There are 233 NHS trusts and foundation trusts providing ambulance, hospital, community and mental health services in England. In 2010/11, just 5 per cent of these providers overspent their annual budgets. By 2015/16, two-thirds of trusts (66 per cent) were in deficit before the proportion fell back to 44 per cent in 2016/17. Acute hospitals accounted for the majority (nearly 80 per cent) of all providers in deficit in 2016/17 (over 60 per cent of acute hospitals ended 2016/17 in deficit).
As recently as 2012/13 NHS providers recorded a surplus of nearly £600 million in aggregate. Since then provider finances have deteriorated sharply with an overall deficit of £2.5 billion recorded in 2015/16. In 2016/17, the NHS provider sector ended the year with a deficit of £791 million. This position includes £1.8 billion of additional financial support provided through the NHS Sustainability and Transformation Fund, which helped reduce the level of financial deficits in the provider sector in 2016/17.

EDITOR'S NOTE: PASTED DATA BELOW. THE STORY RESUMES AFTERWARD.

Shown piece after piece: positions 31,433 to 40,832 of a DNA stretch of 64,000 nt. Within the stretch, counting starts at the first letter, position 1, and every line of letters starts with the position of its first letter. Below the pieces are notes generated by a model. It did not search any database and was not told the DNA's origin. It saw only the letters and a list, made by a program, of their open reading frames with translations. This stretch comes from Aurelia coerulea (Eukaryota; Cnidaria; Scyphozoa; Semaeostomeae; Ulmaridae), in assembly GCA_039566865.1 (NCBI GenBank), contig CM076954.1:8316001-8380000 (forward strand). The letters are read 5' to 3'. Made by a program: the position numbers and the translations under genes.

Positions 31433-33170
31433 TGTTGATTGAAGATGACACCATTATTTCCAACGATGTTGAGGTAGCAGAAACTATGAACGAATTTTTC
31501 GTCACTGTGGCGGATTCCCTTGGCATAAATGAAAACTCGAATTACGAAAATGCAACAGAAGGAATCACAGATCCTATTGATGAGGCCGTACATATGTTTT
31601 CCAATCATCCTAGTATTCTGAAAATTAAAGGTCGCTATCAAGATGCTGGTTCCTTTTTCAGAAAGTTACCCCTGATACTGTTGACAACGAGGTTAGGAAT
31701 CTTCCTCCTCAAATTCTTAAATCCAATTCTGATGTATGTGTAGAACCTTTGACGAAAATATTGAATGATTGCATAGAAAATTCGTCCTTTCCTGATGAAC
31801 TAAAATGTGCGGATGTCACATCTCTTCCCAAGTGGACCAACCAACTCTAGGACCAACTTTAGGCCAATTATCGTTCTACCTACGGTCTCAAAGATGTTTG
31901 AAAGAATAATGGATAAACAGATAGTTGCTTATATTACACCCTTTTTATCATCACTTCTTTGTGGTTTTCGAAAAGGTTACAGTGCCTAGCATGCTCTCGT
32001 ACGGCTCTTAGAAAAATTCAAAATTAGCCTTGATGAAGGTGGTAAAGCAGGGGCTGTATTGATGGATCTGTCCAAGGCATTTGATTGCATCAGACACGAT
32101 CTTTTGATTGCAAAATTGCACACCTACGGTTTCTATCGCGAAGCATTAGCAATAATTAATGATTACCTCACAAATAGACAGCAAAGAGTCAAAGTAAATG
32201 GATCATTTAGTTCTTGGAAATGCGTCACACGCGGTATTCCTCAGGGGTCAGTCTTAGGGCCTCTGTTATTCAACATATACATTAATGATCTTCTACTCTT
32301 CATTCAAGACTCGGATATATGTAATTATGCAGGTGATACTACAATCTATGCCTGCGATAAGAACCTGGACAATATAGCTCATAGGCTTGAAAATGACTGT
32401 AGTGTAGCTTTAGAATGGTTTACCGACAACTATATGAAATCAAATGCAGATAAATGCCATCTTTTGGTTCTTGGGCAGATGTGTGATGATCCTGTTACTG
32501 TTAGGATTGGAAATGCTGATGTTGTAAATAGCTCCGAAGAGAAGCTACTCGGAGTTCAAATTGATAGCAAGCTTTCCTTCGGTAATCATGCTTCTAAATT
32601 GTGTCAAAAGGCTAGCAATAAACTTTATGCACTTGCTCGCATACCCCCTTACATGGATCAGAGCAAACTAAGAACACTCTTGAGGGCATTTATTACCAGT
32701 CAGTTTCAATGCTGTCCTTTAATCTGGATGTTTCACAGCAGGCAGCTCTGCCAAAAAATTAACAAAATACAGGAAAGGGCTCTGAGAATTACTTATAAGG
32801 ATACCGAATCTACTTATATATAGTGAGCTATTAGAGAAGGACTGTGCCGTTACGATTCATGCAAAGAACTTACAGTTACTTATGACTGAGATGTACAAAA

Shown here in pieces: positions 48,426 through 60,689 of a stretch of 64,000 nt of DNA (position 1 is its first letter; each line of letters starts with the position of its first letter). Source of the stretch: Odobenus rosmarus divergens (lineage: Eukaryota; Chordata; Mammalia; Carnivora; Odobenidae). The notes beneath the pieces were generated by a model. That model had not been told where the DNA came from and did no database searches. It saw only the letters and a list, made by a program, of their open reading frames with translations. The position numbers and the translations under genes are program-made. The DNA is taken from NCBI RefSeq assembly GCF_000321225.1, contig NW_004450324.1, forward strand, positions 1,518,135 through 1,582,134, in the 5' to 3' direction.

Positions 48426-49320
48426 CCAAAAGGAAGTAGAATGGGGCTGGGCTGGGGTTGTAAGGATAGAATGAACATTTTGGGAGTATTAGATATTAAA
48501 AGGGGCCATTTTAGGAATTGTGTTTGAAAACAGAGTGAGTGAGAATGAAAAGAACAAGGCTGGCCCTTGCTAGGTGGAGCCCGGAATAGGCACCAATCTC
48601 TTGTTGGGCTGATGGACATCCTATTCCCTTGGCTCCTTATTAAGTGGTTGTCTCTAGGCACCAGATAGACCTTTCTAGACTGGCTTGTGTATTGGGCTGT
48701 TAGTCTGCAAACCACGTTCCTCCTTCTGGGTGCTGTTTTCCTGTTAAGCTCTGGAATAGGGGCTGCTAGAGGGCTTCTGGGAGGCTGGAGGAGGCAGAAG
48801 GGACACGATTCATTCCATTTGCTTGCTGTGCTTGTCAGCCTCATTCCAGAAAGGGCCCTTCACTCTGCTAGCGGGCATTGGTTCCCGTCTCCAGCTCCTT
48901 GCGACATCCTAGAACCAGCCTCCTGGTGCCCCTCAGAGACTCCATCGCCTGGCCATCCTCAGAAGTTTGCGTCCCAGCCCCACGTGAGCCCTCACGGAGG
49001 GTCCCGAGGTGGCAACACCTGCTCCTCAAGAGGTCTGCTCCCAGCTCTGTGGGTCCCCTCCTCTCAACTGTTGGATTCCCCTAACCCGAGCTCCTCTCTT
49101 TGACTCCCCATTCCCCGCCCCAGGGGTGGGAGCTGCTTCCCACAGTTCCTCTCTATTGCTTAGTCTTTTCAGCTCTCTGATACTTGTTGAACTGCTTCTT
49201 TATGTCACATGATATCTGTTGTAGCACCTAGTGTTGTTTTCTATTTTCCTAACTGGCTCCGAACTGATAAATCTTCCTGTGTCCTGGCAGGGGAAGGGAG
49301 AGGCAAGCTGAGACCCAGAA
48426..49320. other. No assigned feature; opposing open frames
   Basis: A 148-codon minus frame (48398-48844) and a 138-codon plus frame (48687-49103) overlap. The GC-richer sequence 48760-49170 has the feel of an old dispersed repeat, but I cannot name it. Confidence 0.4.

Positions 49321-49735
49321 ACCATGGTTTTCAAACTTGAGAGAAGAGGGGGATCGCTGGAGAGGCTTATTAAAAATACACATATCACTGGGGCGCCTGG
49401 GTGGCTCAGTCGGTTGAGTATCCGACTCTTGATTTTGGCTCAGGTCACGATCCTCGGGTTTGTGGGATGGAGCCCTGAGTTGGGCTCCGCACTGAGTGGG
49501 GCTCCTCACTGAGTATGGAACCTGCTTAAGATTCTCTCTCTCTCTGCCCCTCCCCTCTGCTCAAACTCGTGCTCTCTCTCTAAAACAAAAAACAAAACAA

The shared planning guidance for the NHS in 2017/18 stated an ambition that ‘at national level, the provider sector needs to be in financial balance in each of 2017/18 and 2018/19’. However, in 2017/18 the provider sector is expected to remain in deficit, with provider financial plans suggesting a deficit of £623 million this year.